PITTSBURGH — The Steelers defense welcomed back Joe Haden on Sunday.
To say the least, the veteran cornerback was instrumental in their victory over the Titans. While he was not the only key member of the secondary to play at a high level, he was certainly one of the catalysts to their performance. Of his plays on the day, however, none were bigger than his fourth-down tackle to stop Nick Westbrook-Ikhine short of the line to gain.
The Steelers literally won the game due to that play.
The Titans essentially designed this for the slot guy on the in-route. However, Minkah Fitzpatrick is robbing the middle of the field playing Cover 1 robber. With the Steelers in man coverage and taking away the complete middle of the field, the onus then changes to Tre Norwood and Haden. They have to cover their guys freely on an out route and spot route combination. The idea here is for the offense to get a rub or create some cushion, and then, as a result, hit the open man at the sticks for a touchdown.
The difference for the Steelers here though is two things. For one, Haden is playing the sticks. Being as sticks-aware as he is, Haden’s only purpose here is to make sure they do not get the first down. Westbrook-Ikhine can catch the ball, but Haden can stick him short. Then, there’s the strong tackle. Westbrook-Ikhine tries to power through, but Haden wraps him up expertly around his thighs and simply spins him down. That’s an expert, strong tackle.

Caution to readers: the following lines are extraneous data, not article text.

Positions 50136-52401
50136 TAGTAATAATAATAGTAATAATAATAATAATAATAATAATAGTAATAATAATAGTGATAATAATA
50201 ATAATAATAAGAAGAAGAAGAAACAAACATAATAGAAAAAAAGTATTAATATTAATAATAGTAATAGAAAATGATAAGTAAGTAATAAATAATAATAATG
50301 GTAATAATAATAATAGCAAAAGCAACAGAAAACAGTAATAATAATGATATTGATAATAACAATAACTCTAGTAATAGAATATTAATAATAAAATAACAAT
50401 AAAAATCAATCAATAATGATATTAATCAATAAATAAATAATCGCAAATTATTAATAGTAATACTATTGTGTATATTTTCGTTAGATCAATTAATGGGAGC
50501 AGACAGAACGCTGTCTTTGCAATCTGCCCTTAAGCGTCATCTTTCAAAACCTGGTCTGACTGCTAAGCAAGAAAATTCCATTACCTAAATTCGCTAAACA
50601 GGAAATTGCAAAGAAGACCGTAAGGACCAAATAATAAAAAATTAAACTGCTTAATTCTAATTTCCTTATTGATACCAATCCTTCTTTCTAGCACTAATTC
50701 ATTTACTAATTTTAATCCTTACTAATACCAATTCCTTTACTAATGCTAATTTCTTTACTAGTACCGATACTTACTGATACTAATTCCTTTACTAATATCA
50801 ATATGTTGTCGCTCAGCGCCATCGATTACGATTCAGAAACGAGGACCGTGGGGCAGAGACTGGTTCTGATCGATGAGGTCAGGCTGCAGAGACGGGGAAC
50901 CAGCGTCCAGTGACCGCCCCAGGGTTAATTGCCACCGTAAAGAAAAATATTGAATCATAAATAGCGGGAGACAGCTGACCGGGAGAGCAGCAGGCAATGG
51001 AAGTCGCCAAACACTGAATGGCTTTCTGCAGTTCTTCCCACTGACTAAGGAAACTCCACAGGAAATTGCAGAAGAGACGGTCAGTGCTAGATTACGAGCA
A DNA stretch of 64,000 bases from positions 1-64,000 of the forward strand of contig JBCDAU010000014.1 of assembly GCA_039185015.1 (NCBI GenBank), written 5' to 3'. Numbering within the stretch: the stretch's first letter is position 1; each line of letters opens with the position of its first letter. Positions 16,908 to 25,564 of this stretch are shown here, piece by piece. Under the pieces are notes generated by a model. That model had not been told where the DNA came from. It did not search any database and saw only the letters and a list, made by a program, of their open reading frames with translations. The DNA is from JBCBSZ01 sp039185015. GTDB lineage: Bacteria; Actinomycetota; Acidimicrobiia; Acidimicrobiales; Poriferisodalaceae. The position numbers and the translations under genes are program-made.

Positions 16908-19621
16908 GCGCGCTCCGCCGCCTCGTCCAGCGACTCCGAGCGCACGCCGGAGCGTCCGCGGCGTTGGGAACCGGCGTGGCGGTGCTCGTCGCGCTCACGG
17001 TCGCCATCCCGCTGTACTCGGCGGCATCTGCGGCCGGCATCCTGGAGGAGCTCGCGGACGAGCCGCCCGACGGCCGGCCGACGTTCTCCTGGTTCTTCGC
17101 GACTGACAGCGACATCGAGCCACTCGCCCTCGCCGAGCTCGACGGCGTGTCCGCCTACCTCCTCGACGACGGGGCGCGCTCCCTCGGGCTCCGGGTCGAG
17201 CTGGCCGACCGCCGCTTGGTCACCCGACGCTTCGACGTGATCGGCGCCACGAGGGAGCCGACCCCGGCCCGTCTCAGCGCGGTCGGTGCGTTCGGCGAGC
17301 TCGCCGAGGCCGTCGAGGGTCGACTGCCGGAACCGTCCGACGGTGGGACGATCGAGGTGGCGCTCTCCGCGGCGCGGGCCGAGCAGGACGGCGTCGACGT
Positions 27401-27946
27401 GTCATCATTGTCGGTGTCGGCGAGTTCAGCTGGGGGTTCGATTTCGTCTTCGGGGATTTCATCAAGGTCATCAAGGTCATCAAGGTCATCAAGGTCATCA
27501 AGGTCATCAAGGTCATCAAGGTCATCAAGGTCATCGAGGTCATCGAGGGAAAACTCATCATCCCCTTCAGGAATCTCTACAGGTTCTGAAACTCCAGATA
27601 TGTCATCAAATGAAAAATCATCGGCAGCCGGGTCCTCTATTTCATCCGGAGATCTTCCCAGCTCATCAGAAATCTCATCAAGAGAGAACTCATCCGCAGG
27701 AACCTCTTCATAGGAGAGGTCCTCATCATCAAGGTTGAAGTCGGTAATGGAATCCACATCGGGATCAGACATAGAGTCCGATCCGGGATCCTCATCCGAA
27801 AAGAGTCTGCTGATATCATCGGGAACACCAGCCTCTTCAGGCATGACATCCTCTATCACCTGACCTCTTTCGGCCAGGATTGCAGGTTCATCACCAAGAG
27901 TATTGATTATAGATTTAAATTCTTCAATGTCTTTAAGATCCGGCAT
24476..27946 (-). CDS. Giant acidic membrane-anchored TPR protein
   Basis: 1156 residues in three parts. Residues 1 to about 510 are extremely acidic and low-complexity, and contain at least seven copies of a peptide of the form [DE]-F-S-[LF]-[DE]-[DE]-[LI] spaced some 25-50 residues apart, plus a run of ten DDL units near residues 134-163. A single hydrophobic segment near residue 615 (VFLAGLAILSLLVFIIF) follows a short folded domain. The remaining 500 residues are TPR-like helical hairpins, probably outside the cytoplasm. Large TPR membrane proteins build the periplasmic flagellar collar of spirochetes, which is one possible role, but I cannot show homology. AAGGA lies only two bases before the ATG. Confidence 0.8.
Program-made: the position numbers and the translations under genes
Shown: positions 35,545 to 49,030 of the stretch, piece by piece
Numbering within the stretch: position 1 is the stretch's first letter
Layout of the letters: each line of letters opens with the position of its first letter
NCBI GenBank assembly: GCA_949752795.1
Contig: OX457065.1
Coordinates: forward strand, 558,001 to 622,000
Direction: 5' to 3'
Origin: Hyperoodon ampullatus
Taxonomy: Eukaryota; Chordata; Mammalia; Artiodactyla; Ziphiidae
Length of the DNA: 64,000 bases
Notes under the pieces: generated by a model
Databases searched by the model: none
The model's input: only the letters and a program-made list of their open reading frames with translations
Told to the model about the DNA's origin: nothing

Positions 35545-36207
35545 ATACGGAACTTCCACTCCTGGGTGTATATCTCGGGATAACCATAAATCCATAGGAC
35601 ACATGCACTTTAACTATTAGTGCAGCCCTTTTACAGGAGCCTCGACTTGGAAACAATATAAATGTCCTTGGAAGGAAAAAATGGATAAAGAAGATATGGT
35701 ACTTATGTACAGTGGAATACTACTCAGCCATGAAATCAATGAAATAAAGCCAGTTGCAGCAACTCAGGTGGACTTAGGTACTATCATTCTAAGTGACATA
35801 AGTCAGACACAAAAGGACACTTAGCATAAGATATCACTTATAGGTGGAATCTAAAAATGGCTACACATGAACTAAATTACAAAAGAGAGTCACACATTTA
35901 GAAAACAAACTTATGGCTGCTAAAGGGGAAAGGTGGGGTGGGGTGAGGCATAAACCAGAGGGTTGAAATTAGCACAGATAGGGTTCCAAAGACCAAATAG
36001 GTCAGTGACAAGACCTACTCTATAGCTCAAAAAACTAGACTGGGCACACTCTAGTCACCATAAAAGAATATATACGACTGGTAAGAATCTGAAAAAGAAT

Haden rose to the occasion when he was needed. It was his expert football IQ, however, that allowed Haden to execute it once he saw what was coming.
“We were in man-to-man call,” Haden said. “So, when my receiver ran in, I thought he was setting a pick play for the inside receiver to run a wheel route. So, I was expecting him to throw the ball. But I had my heels on the first down marker. So, I was just sliding inside. Then, he threw it to him. I knew, if I tackled him and he went backward instead of forward, there was no way he was going to be able to get the first down.”